Council members discuss potential rules for future Waikiki ‘floatilla’ events

Photo: Department of Land and Natural Resources

A Honolulu City Council committee discussed Tuesday potential rules to ensure safety during impromptu “floatilla” events off Waikiki.

During the last floatilla over the Fourth of July holiday, 10 people were hospitalized, including a 19-year-old woman in critical condition, for intoxication and injuries related to alcohol.

At least 10 more were treated at the scene.

A resolution currently before the city council would urge the Hawaii Board of Land and Natural Resources to adopt rules prohibiting alcohol use and disorderly behavior at such events, similar to its ban on possession, use, or consumption of alcohol and disorderly behavior within the Ahu O Laka (Kaneohe Bay Sandbar) safety zone on designated weekends.

Click here to view the full resolution.

Tuesday’s discussion included several of the first responders involved in the Fourth of July floatilla response.

“As we know right now, no permit is required. They’re not on the city parks. They’re in the ocean outside our jurisdiction,” said Capt. John McCarthy with the Honolulu Police Department. “We tend to bring in other agencies, the DLNR (Department of Land and Natural Resources), the Coast Guard. We try to involve Ocean Safety and EMS (Emergency Medical Services) as well in our planning.”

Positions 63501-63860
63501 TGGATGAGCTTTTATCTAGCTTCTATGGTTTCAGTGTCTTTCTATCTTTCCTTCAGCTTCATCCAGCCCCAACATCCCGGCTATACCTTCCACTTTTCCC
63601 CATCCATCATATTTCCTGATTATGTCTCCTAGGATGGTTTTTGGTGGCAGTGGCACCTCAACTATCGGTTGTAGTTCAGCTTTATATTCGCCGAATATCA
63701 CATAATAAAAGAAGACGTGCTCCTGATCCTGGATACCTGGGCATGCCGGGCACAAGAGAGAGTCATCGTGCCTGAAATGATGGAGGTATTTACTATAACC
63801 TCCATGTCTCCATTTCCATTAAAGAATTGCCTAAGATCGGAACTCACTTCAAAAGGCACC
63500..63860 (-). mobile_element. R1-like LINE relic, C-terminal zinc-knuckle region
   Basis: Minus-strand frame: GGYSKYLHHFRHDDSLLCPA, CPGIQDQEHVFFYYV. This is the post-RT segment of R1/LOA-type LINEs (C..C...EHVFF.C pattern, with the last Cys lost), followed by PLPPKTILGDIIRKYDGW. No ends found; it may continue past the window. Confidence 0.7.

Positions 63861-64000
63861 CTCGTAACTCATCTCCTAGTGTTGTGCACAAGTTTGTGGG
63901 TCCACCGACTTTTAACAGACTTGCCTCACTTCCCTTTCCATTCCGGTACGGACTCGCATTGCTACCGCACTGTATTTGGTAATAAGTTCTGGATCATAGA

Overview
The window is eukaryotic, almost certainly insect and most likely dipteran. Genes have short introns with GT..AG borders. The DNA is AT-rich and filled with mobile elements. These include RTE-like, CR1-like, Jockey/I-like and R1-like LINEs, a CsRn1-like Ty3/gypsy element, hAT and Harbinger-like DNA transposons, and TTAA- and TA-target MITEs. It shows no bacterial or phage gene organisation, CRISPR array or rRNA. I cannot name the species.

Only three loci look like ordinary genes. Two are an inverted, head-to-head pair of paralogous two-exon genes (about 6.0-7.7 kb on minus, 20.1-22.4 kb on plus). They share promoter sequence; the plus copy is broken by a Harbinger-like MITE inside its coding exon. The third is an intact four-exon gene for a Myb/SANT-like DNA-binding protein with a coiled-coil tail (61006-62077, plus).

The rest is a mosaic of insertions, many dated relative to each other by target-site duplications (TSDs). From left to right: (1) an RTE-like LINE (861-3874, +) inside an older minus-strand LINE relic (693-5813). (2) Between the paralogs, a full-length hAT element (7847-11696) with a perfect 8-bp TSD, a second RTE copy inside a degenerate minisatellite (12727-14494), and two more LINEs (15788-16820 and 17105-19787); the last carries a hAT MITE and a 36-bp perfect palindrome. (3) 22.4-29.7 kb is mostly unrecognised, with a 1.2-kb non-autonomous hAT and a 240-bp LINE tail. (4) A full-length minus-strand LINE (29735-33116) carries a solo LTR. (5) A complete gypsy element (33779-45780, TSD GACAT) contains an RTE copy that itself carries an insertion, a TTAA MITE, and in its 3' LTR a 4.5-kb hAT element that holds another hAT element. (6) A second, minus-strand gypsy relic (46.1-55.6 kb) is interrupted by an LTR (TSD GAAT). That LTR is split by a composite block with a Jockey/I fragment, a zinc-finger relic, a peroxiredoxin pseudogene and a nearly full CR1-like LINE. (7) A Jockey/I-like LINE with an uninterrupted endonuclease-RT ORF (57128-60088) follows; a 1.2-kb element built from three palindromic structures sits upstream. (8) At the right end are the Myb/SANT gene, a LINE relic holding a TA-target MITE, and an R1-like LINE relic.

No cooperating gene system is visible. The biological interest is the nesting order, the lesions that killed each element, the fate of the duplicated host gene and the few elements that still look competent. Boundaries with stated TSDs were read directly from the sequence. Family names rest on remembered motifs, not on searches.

“So we have to prepare as if this is a special event that doesn’t even have a permit, and we have to use city taxpayer monies and resources to save drunk people from the ocean?” asked Councilwoman Kymberly Pine.

“That’s correct,” McCarthy replied.

“It’s pretty ridiculous that we’re spending so much resources for a public drinking binge party, and there’s something really wrong with that,” Pine said.

“You asked about resources. We pulled every officer we have on Oahu to work that day,” said DLNR Enforcement Chief Robert Farrell. “It’s a huge burden for us as well in the offshore component, along with the Coast Guard, working with our HPD partners, our Ocean Safety partners, so it’s a huge burden for us as well.”

Farrell views the resolution as a good start, but not a complete solution to the problem.

“If the board sees fit to enact additional regulations that would assist us in mitigating these events, then I’m all for it, but I think it’s a comprehensive solution,” he said. “I think there’s a lot of tactical considerations that we can have at the front line that can mitigate some of it and in addition to some extra rules. I think we have to be careful in drafting rules to make sure it doesn’t affect lawful activities and also addresses the problem that we have. So a lot of times the enforceability component isn’t always there with some of the rules that we enact. So we want to get together and make sure that that is something that we all agree, this is an enforceable rule and it will get to the problems that we’re seeing.”

The Committee on Public Health, Safety and Welfare put the resolution out to the full council for a vote, which will likely be added to the next meeting’s agenda for Aug. 9.

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